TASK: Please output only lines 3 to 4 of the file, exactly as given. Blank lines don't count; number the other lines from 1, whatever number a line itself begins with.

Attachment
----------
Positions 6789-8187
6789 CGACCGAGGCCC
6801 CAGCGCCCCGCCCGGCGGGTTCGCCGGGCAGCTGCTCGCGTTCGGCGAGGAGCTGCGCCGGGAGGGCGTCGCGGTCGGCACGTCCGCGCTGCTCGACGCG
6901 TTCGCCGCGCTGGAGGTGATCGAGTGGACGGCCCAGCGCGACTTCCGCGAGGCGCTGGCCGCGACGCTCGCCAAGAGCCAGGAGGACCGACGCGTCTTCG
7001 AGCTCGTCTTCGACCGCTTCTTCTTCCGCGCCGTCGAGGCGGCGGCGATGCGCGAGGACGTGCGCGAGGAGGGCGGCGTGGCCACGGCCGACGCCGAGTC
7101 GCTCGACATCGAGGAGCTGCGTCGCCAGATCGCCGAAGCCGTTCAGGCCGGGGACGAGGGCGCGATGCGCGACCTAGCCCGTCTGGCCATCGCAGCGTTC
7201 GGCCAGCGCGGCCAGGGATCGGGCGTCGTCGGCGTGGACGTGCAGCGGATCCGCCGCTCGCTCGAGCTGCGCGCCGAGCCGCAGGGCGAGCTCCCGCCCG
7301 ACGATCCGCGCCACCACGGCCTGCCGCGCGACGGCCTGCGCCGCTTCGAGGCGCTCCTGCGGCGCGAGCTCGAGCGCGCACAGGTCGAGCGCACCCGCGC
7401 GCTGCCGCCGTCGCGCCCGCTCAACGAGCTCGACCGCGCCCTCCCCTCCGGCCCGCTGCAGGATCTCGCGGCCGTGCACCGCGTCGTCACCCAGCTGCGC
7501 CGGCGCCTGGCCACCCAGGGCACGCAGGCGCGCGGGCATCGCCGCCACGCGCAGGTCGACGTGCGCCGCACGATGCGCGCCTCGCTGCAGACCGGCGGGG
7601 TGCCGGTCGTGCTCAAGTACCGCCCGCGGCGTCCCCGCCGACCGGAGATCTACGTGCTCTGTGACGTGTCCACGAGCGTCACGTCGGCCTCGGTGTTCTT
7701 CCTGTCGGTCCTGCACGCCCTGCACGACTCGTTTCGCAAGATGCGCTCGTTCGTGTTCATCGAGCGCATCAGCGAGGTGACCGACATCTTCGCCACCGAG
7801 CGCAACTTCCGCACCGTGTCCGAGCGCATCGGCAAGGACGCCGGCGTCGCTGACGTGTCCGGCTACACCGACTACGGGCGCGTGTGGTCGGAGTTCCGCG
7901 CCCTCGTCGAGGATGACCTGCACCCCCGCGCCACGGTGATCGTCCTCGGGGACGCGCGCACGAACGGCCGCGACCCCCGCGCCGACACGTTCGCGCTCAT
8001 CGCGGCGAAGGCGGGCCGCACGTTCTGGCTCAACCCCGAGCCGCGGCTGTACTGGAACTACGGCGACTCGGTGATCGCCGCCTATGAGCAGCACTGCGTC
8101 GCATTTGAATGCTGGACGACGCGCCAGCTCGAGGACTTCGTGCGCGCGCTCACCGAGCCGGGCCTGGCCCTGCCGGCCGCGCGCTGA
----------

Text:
6801 CAGCGCCCCGCCCGGCGGGTTCGCCGGGCAGCTGCTCGCGTTCGGCGAGGAGCTGCGCCGGGAGGGCGTCGCGGTCGGCACGTCCGCGCTGCTCGACGCG
6901 TTCGCCGCGCTGGAGGTGATCGAGTGGACGGCCCAGCGCGACTTCCGCGAGGCGCTGGCCGCGACGCTCGCCAAGAGCCAGGAGGACCGACGCGTCTTCG